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BY: Bronwyn McNulty
Unless you’ve spent your last 20 years on a mountain peak in Tibet, you’ve probably felt it at some point: Your heart begins to race, your blood pressure goes up, and before you know it, adrenaline surges through your body and you feel like you could lift that whole aforementioned mountain. Whether it was a thoughtless comment by a co-worker or an outright nasty remark by a friend that brought on these Superman sensations, the result was the same: pure, pulsing anger.
It’s a powerful emotion that can be hard to manage at times -- especially when you feel you’re in the right (and you really are too!). Leave it unchecked, and it can lead to violent outbursts that can affect your health and your relationships professionally, socially or at home.
Of course, you never want it to reach that point. So the next time you feel angry, try these five steps (recommended by Associated Counsellors and Psychologists, Sydney) to manage your feelings before they become unbearable.
1. Remove yourself from the situation. As soon as you find yourself getting angry, remove yourself completely from the situation. If this is not possible, move on to the next step.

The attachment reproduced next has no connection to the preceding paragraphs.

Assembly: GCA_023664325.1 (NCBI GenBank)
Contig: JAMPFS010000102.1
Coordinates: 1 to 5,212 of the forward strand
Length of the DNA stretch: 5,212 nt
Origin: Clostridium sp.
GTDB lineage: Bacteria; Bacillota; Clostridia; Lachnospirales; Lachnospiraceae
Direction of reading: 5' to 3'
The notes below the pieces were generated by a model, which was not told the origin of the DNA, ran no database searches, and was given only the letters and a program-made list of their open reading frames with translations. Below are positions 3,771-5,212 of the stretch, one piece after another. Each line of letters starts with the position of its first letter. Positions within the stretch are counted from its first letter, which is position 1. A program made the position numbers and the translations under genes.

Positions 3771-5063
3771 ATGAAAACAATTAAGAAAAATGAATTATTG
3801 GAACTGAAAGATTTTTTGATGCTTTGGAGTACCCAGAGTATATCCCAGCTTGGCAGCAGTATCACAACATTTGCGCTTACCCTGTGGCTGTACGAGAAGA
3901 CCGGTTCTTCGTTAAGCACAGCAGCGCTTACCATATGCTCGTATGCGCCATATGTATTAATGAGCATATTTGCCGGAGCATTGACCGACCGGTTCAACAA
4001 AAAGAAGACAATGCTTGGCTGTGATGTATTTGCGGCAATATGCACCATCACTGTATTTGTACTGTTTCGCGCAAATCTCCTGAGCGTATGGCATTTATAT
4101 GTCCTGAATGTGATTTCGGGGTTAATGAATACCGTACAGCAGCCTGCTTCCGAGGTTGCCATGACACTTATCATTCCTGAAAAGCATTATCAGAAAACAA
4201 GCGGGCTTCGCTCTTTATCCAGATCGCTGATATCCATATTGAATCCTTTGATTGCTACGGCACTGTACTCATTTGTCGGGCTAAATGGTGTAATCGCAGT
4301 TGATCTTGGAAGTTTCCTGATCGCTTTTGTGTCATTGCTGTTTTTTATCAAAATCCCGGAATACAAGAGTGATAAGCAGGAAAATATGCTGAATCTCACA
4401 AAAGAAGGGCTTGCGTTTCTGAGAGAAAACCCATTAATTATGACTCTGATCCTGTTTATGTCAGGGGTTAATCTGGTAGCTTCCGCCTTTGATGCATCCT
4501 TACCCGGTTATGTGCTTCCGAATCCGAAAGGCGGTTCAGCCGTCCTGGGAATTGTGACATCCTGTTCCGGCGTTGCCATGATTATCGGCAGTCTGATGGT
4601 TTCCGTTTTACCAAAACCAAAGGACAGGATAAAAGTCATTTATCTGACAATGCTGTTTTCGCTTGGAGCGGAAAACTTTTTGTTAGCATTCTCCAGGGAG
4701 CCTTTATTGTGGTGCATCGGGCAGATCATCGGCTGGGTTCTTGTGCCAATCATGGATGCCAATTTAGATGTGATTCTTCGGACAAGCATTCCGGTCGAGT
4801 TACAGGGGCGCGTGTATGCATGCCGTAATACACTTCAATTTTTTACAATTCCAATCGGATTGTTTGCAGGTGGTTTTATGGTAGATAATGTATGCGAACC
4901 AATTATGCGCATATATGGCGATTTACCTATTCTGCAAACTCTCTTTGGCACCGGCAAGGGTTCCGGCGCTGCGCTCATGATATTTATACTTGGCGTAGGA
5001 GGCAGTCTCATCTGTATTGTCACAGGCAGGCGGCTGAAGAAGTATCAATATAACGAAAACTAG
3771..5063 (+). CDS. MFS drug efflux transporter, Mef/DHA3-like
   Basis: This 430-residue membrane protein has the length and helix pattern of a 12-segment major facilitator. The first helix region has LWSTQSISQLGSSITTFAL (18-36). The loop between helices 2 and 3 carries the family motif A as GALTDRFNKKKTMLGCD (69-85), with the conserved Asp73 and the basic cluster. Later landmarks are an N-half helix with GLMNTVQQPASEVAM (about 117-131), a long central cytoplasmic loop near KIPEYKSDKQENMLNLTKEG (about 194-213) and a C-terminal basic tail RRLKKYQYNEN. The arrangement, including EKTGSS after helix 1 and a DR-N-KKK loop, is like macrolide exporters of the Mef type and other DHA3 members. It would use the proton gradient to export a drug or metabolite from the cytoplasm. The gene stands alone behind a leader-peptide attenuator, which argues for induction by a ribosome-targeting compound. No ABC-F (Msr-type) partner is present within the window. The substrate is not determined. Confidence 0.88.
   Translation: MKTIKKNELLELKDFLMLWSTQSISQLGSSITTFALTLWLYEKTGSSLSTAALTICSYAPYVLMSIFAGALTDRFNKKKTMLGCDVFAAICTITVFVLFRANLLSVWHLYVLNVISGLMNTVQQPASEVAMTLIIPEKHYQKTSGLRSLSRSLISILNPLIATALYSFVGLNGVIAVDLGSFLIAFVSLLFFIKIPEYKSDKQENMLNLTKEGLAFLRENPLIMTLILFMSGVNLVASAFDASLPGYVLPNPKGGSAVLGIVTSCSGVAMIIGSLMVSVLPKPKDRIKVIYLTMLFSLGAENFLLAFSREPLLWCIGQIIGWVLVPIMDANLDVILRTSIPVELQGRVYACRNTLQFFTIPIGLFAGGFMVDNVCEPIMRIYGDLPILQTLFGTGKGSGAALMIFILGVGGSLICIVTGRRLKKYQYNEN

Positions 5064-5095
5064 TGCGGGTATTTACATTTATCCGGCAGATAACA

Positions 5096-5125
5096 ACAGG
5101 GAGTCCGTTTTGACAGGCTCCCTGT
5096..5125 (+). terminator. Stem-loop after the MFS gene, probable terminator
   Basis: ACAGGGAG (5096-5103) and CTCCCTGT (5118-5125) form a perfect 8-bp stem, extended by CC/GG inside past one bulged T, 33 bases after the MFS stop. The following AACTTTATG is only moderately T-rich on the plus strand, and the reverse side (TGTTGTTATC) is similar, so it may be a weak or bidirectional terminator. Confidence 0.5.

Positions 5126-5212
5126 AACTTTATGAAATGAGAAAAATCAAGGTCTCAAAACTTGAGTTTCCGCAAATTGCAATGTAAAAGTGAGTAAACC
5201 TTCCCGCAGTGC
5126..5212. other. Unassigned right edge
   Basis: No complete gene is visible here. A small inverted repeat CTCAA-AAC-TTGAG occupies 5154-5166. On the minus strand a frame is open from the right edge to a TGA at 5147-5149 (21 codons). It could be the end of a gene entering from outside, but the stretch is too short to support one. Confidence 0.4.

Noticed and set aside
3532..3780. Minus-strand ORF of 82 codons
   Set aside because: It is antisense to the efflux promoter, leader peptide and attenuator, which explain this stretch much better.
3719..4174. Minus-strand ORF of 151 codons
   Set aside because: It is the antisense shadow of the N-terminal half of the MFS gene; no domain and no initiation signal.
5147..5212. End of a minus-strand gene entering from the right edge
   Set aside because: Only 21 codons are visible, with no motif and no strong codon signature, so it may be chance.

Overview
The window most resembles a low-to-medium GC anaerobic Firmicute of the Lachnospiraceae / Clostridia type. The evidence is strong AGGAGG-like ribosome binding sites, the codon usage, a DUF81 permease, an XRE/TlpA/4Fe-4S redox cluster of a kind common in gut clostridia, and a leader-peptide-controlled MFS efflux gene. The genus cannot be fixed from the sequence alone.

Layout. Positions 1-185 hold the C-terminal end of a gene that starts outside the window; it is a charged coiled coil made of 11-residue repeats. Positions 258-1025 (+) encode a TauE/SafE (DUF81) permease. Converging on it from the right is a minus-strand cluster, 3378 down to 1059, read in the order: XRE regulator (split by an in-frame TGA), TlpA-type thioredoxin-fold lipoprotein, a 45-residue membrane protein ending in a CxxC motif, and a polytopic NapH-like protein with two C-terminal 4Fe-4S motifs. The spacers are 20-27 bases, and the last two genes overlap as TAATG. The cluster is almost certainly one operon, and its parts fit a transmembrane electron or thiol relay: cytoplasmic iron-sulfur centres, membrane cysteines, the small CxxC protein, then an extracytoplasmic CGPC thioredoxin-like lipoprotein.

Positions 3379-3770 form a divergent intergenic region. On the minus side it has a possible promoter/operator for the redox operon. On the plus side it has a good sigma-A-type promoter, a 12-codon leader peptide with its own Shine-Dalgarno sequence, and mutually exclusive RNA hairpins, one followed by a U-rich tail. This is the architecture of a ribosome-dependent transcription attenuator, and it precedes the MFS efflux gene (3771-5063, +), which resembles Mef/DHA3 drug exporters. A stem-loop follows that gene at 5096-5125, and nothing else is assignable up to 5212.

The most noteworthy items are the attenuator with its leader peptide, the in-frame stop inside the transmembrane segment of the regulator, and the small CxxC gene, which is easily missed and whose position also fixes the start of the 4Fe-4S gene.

2. Breathe and repeat. Try to calm yourself by breathing slowly and assuring yourself that you will be better able to address the situation once you are relaxed. Try saying the word “relax” to yourself -- mentally or out loud -- on each out-breath for 20 deep, slow breaths.
3. Find your triggers. Try to go back in your mind and notice what has brought on your angry feelings. If you are not sure, try to remember when you still felt calm or good, and when things became unpleasant for you. Learn about the smaller signals that can build to anger, like irritation or frustration, and start to notice these. Check your environment and your body for irritants, like chronic pain or a generally uncomfortable environment, or persons or behaviours that irritate you.
4. Be assertive. Once you have noticed what causes your anger, especially if it has been caused by another person, try to express it, at first to yourself, in terms that don’t harm the other person. For example, say, “When I come home, I need a few minutes to unwind. I find I get angry when I have to respond to demands right away. Would you mind giving me a second before asking me to help out with the chores? I would appreciate it.”
5. Keep a log. Keep a log of your anger throughout the day, and note down any triggers. Getting to know your anger and its sources, and learning relaxation skills and assertive communication skills will all help you manage your emotions.
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